1911 Encyclopædia Britannica/Creodonta
CREODONTA, a group of primitive early Tertiary Carnivora, characterized by their small brains, the non-union in most cases of the scaphoid and lunar bones of the carpus, and the general absence of a distinct pair of “sectorial” teeth (see Carnivora). In many respects the Lower Eocene creodonts come very close to the primitive ungulates, or Condylarthra (see Phenacodus), from which, however, they are distinguished by the approximation in the form of the skull to the carnivorous type, the more trenchant teeth (at least in most cases) and the more claw-like character of the terminal joints of the toes. The general character of the dentition in the more typical forms, such as Hyaenodon (see fig.), recalls that of the carnivorous marsupials, this being especially the case with the Patagonian species, which have been separated as a distinct group under the name of Sparassodonta (q.v.). The skull, however, is not of the marsupial type, and in the European forms at any rate there is a complete replacement of the milk-molars by pre-molars, while the minute structure of the enamel of the teeth is of the carnivorous as distinct from the marsupial type. The head is large in proportion to the body, the lumbar region is unusually rigid, owing to the complexity of the articulations, and the tail and hind-limbs are relatively long and powerful. In life the tail probably passed almost imperceptibly into the body, as in the Tasmanian thylacine.
|Dentition of Hyaenodon leptorhynchus, from the Lower Oligocene of
France. The last upper molar is concealed by the penultimate tooth.
That the Creodonta are the ancestors of the modern Carnivora is now generally admitted. They are apparently the most generalized and primitive of all (placental?) mammals, and probably the direct descendants of the mammal-like anomodont or theromorphous reptiles of the Triassic epoch; the evolution from that group having perhaps taken place in Africa or in the lost area connecting that continent with India. The relationship of the creodonts to the carnivorous marsupials is not yet determined, but it seems scarcely probable that the remarkable resemblance existing between the teeth of the two groups can be solely due to parallelism; and it has been suggested by Dr L. Wortman that both creodonts and marsupials are descended from a common non-placental stock. In other words, the latter are a side-branch from the anomodont-creodont line of descent. Dr C. W. Andrews has pointed out that certain of the Egyptian creodonts appear to have been aquatic or subaquatic in their habits; and it is possible that from such types are derived the true seals, or Phocidae.
With the exception of Australasia, and perhaps South Africa, creodonts (on the supposition that the Patagonian forms are rightly included) appear to have had a nearly world-wide distribution. In Europe and North America they date from the Lowest Eocene and lived till the early Oligocene, while in India they apparently survived till a much later epoch. Some of the Oligocene forms, alike as regards dentition, the union of the scaphoid and lunar of the carpus, and the complexity of the brain, approximated to modern Carnivora.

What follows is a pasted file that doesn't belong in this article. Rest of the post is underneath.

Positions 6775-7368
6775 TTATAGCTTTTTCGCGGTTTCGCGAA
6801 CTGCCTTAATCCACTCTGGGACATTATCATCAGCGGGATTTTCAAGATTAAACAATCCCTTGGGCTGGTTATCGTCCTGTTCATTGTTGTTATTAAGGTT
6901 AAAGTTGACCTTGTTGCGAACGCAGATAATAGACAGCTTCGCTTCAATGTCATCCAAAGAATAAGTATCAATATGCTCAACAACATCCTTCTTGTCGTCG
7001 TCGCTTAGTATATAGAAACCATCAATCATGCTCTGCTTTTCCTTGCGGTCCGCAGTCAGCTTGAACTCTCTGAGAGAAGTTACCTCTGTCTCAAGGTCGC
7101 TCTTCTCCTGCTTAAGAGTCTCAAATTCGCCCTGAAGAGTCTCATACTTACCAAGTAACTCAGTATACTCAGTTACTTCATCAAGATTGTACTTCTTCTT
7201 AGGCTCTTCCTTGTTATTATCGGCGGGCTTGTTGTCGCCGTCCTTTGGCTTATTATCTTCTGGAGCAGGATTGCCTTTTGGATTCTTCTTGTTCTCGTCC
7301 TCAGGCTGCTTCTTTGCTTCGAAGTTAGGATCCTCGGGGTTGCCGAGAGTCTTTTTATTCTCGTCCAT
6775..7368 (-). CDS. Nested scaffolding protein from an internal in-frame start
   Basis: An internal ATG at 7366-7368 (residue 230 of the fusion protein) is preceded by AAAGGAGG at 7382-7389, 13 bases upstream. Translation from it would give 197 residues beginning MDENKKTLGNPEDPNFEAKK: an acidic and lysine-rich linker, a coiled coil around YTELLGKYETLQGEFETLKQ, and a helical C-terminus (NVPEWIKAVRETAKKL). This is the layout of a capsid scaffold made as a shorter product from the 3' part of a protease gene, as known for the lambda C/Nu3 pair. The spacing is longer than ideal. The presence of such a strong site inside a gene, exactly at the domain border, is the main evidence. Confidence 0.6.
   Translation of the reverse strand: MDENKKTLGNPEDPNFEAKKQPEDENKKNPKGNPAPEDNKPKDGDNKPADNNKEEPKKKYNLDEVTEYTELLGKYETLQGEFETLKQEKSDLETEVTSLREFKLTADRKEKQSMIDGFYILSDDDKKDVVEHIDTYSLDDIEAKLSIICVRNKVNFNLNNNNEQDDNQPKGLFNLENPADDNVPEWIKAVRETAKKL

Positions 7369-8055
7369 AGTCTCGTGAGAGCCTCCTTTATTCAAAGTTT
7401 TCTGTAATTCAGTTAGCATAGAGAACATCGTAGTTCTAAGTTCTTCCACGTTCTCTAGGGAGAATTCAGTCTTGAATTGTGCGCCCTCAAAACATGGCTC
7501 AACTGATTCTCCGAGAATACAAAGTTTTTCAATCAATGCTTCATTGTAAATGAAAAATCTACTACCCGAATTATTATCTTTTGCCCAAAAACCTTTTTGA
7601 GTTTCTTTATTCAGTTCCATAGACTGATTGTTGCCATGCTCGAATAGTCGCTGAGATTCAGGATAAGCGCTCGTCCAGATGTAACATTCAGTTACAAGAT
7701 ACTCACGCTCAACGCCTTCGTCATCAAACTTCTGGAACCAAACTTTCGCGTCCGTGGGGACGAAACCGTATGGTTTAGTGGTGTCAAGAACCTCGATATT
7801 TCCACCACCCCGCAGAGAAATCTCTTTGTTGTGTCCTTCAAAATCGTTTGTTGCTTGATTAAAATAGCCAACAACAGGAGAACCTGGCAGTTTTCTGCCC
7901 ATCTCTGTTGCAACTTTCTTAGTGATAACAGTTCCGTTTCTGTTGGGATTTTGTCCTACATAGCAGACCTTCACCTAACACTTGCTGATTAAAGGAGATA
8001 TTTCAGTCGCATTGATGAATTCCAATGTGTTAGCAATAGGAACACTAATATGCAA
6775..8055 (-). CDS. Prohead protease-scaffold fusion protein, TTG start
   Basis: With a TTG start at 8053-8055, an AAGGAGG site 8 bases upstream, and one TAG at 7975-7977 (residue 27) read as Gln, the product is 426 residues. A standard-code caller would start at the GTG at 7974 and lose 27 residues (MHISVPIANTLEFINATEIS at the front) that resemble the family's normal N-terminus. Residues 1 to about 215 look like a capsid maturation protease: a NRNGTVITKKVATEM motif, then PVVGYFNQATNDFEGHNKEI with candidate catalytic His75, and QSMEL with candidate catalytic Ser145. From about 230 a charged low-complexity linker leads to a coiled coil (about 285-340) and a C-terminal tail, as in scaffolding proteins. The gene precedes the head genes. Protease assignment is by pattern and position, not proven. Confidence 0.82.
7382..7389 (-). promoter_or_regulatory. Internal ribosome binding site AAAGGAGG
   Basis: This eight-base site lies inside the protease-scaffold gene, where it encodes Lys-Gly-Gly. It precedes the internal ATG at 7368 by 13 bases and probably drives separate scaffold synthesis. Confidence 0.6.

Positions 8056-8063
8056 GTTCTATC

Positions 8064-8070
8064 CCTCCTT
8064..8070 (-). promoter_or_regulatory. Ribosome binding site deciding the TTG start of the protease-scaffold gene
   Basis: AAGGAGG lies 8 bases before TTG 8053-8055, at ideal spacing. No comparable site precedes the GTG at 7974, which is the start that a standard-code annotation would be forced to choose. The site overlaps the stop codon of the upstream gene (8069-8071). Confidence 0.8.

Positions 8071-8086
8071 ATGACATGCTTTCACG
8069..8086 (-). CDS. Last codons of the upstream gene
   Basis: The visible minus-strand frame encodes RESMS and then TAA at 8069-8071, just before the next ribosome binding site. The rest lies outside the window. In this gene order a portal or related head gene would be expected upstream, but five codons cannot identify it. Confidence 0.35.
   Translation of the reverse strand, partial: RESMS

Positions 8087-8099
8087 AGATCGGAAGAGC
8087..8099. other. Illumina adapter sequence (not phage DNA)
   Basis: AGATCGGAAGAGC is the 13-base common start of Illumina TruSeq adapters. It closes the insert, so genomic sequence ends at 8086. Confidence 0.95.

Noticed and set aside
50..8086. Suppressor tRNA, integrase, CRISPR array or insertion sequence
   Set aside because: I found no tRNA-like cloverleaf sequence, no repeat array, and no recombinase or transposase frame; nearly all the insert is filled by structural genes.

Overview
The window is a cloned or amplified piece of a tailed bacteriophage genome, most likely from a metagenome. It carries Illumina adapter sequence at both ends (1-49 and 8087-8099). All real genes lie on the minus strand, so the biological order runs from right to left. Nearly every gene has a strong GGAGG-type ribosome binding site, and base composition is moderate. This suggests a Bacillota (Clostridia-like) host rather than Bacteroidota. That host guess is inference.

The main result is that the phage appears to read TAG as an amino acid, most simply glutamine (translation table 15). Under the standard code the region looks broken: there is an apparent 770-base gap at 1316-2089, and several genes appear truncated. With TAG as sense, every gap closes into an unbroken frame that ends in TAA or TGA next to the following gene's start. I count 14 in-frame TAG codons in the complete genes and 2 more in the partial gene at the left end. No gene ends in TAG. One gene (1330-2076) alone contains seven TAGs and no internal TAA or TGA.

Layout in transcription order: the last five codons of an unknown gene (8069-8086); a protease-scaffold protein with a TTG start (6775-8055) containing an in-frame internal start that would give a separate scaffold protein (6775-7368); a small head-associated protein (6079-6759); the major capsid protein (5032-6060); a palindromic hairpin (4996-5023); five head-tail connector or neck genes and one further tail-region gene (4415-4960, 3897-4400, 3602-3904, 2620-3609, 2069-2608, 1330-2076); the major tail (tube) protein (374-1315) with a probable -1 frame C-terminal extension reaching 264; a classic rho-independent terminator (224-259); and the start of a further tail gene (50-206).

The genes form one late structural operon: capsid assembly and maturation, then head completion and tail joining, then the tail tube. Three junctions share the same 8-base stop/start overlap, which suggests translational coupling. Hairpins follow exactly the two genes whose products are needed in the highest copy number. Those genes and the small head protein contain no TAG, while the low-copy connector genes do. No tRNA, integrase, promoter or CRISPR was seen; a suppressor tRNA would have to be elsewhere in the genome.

As regards classification Mr W. D. Matthew includes in the typical family Hyaenodontidae not only the widely spread genera Hyaenodon and Pterodon, but likewise Sinopa (Stypolophus), Cynohyaenodon and Proviverra; but Viverravus (Didymictis) and Vulpavus (Miacis) are assigned to a separate family (Viverravidae). It is these latter forms which come nearest to modern Carnivora, most of them being of Oligocene age. The American and European Oxyaena apparently represents a family by itself, as does the American Oxyclaena; and Palaeonictis and Patriofelis are assigned to yet another family; while the North American Lower Eocene and Eocene Arctocyon typifies a family characterized by the somewhat bear-like type of dentition. Mesonyx is also a very distinct type, from the North American Eocene and Oligocene. Some of the species of Patriofelis and Hyaenodon attained the size of a tiger, although with long civet-like skulls. In the earlier forms the claws often retained somewhat of a hoof-like character.
The South American Borhyaenidae include Borhyaena, Prothylacinus, Amphiproviverra, and allied forms from the Santa Cruz beds of Patagonia, and have been referred to a distinct group, the Sparassodonta, mainly on account of the alleged replacement of some only of the milk-molars by premolars. By their first describer, Dr F. Ameghino, they were regarded as nearly related to the marsupials, to which group they were definitely referred in 1905 by Mr W. J. Sinclair, by whom they are considered near akin to Thylacinus, but this view seems to be disproved by the investigations of Mr C. S. Tomes into the structure of the dental enamel.
It should be added that Dr J. L. Wortman transfers Viverravus and its allies, together with Palaeonictis, to the true Carnivora, the latter genus being regarded as the ancestral type of the sabre-toothed cats (see Machaerodus).
Authorities.—J. L. Wortman, “Eocene Mammalia in the Peabody Museum, pt. i. Carnivora,” Amer. J. Sci. vols. xi.-xiv. (1901–1902); W. D. Matthew, “Additional Observations on the Creodonta,” Bull. Amer. Mus. vol. xiv. p. i. (1901); C. W. Andrews, Descriptive Catalogue of the Tertiary Vertebrata of the Fayum, British Museum (1906); W. J. Sinclair, “The Marsupial Fauna of the Santa Cruz Beds,” Proc. Amer. Phil. Soc. vol. xlix. p. 73 (1905). (R. L.*)